"Rose wasn't anything special," the Doctor started. "Not in that way." He gave a wistful smile. "She was just a shopgirl from London, but she was wonderful. Saved the world more times than you could imagine."
Martha crossed her arms and turned her body away from the Doctor. "I get that Rose was wonderful and brilliant, I do," Martha said softly, "but why do you have to keep bringing her up. I know you lost her, Doctor, and I'm sorry, but she's not here and I am. You invited me, remember."
"Was that a mistake?"
She glanced at the Doctor sadly. "You tell me." She paused. "You talk and talk but you never say anything. You told me about your world, about Gallifrey, and barely ten minutes later you were ready to dump me back at home as though nothing had happened." She paused again and said so softly that the Doctor could barely hear her,
"Why did you change your mind?"
"Oh, you know." The Doctor tried to be flippant. "Lazarus and all that. Remember? The giant de-aging machine that went haywire." The Doctor shook his head. "That's why you shouldn't ever interfere with age." He ran a hand through his sticky-up hair and went back to crouching on the ground, fiddling with the lock.
"So?" Martha pointed out, talking to the back of the Time Lord's blue suit. "You could have easily dropped me back home after all that. You did. But then you said okay. And what did you mean by I was never really just a passenger? And why me? Why me out of the billions of people on earth and billions of people in the entire galaxy?"
"Blimey," the Doctor remarked, "you can question with the best of them."
That earned a half-smile from Martha. She shrugged. "I'm a medical student," Martha replied flatly. "It's what we do. Ask questions, that is." She was silent for a moment; the only sound coming from the Doctor's Sonic Screwdriver. "And usually we receive an answer."
There was a long, drawn out silence and for a moment, Martha wondered if she'd crossed a proverbial line. Then . . .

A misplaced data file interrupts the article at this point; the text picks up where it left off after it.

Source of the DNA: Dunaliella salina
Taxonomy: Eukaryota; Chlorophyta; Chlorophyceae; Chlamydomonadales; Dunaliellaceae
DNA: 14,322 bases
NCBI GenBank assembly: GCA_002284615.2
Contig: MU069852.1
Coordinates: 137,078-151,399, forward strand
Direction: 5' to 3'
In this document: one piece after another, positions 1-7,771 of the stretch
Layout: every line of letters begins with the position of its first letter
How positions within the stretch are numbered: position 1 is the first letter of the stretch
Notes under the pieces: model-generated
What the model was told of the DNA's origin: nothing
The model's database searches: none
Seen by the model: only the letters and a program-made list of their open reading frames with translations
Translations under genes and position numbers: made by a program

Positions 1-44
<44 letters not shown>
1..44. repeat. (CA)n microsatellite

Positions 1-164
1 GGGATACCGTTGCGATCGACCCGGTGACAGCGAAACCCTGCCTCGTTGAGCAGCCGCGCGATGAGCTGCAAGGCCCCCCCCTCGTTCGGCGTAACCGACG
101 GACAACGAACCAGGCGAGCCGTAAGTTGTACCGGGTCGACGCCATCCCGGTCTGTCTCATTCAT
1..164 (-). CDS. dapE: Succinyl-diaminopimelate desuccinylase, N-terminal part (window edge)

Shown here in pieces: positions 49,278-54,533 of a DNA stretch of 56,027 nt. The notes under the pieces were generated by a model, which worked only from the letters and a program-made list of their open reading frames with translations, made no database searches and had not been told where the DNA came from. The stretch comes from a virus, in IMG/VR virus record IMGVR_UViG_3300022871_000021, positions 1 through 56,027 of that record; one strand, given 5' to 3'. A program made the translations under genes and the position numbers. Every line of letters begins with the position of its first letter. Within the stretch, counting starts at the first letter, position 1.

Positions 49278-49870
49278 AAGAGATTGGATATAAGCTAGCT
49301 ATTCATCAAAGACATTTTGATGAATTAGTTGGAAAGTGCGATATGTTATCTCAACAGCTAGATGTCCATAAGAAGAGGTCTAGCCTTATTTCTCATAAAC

"I need someone, Martha," the Doctor said finally, with as much rawness as she'd seen when he'd talked a little about his home planet. "I met a woman not that long ago. Brilliant ginger hair. I asked her to come with me, but she turned me down. She said I needed someone. But I'm dangerous, Martha. More dangerous than you could ever know."
"Doctor . . ." Martha didn't know how to respond. She walked up behind him and placed a hand on his shoulder. She was still ticked off at him for his earlier comments, but the Doctor looked so – damaged – that her compassion had kicked in. She crouched down beside him, said nothing and watched the Screwdriver, hand still on his shoulder.
"But you're a doctor, Martha," he finally continued, without looking at her. "And doctors save people. I need that."
"What?" Martha teased gently, nudging his shoulder. "Saving?"
The Doctor didn't reply and instead gave Martha a long, searching look before turning back to the lock. With one final whirl and a burst of light, the door swung open. The Doctor turned to Martha, grinning.
"There we go, then," he exclaimed proudly, patting Martha's hand before shrugging it off and standing. "One very unlocked door." He stepped through it, coat swishing around his ankles. He offered Martha his hand and she grasped it, smiling gently as he pulled her to her feet.
He smiled back at her and asked, rocking back on his heels, "Fancy ending a civil war, Doctor Jones?"